About Jennifer Medina

Jennifer Medina became an education reporter for The New York Times in June 2007, covering New York City schools. Ms. Medina has held several positions since joining The Times in 2004, most recently serving as Hartford bureau chief since July 2006. Previously, she covered Westchester and the New York State legislature in Albany.

She joined The Times as an intern in education, where she turned out a memorable series on how city schools were pushing students out so they wouldn't count as part of the dropout rate. Ms. Medina began her journalism career with internships at the Boston Globe, Denver Post, Orange County Register and Reno Gazette Journal.

In 2006, Ms. Medina was the recipient of a Front Page Award from the Newswomen's Club of New York for her stories on the aftermath of Hurricane Katrina.

Born in Riverside, Calif., Ms. Medina graduated from Rubidoux High School. She received a bachelor's degree in print journalism and political science from University of Southern California. She currently lives in Manhattan.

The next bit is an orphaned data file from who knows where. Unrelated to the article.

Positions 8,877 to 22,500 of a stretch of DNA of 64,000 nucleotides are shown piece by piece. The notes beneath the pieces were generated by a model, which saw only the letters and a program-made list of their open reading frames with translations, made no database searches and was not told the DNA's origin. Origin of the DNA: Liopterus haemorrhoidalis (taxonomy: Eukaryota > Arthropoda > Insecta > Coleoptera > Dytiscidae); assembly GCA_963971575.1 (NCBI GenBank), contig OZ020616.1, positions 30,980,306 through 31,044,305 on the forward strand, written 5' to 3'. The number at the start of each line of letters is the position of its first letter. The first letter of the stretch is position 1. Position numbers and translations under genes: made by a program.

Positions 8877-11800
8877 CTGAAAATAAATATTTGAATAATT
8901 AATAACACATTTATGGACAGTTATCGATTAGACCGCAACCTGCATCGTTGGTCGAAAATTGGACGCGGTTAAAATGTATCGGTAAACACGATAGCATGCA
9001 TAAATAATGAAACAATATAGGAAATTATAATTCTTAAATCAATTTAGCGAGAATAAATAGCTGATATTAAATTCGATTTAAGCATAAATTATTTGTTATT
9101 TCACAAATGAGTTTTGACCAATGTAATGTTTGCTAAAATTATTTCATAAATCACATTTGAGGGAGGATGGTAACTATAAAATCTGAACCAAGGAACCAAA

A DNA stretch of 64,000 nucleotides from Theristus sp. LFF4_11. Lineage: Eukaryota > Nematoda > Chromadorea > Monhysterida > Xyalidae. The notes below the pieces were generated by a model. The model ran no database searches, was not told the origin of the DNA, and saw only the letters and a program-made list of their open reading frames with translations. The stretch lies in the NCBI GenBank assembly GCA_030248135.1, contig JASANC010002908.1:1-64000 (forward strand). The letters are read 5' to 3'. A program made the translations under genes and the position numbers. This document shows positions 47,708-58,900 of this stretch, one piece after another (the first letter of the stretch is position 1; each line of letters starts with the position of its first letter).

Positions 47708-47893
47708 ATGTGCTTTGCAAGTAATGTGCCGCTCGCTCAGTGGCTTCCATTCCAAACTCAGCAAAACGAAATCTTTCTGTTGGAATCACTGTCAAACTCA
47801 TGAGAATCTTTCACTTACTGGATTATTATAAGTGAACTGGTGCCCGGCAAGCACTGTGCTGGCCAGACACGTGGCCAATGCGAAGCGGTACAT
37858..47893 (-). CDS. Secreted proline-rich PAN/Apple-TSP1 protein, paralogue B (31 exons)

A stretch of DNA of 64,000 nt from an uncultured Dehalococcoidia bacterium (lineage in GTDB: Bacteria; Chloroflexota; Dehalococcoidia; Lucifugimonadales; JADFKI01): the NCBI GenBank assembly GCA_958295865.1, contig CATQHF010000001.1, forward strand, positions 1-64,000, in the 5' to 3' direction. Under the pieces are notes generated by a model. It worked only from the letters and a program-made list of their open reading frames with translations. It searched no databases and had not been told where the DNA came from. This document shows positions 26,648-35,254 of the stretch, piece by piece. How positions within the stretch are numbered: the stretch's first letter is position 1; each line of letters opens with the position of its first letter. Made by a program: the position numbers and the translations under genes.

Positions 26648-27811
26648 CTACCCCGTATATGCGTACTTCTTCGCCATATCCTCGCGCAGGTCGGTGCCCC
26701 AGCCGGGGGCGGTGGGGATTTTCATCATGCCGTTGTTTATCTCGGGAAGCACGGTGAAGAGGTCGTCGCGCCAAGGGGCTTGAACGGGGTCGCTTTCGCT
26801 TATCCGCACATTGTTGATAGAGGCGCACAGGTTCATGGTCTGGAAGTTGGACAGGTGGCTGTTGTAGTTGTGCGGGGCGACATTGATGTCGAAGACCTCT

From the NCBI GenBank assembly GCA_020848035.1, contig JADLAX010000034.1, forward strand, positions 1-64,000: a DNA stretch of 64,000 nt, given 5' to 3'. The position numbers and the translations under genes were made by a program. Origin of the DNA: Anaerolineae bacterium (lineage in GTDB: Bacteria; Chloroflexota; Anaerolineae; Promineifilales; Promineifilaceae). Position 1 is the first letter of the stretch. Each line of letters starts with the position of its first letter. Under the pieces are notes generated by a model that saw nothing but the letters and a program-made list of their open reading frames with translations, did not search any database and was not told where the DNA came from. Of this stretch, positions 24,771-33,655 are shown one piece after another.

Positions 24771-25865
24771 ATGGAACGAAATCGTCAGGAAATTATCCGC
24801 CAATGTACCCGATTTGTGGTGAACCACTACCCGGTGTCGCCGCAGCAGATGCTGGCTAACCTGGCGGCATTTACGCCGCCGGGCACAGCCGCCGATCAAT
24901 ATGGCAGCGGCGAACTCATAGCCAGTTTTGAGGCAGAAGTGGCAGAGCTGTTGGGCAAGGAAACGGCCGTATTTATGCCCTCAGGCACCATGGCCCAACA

Gang Database Criticized for Denying Due Process May Be Used for Deportations

Peter Arellano was standing on the street with his father last year when an officer from the Los Angeles Police Department handcuffed him, supposedly for vandalism a few blocks away. Before asking him for any information about the incident, the police officer asked him for his gang moniker, Mr. Arellano said. He told the officer he had none. But moments later, Mr. Arellano was served with a gang injunction, restricting where he could go in public and with whom. “There wasn’t a chance to argue … [Read more...]

Los Angeles to Reduce Arrest Rate in Schools

fter years of arresting students for on-campus fights and damaging school property, Los Angeles school officials are adopting new policies to reduce the number of students who are disciplined in the juvenile court system. Under new policies expected to be introduced Tuesday, students who deface school property, participate in an on-campus fights or are caught with tobacco will no longer be given citations by officers from the Los Angeles School Police Department. Instead, they will be dealt … [Read more...]

California Facing More Prison Woes

Just six months after declaring “the prison crisis is over in California,” Gov. Jerry Brown is facing dire predictions about the future of the state’s prison system, one of the largest in the nation. A widespread inmate hunger strike in protest of California’s policy of solitary confinement was approaching its second week on Sunday. The federal courts have demanded the release of nearly 10,000 inmates and the transfer of 2,600 others who are at risk of contracting a deadly disease in the … [Read more...]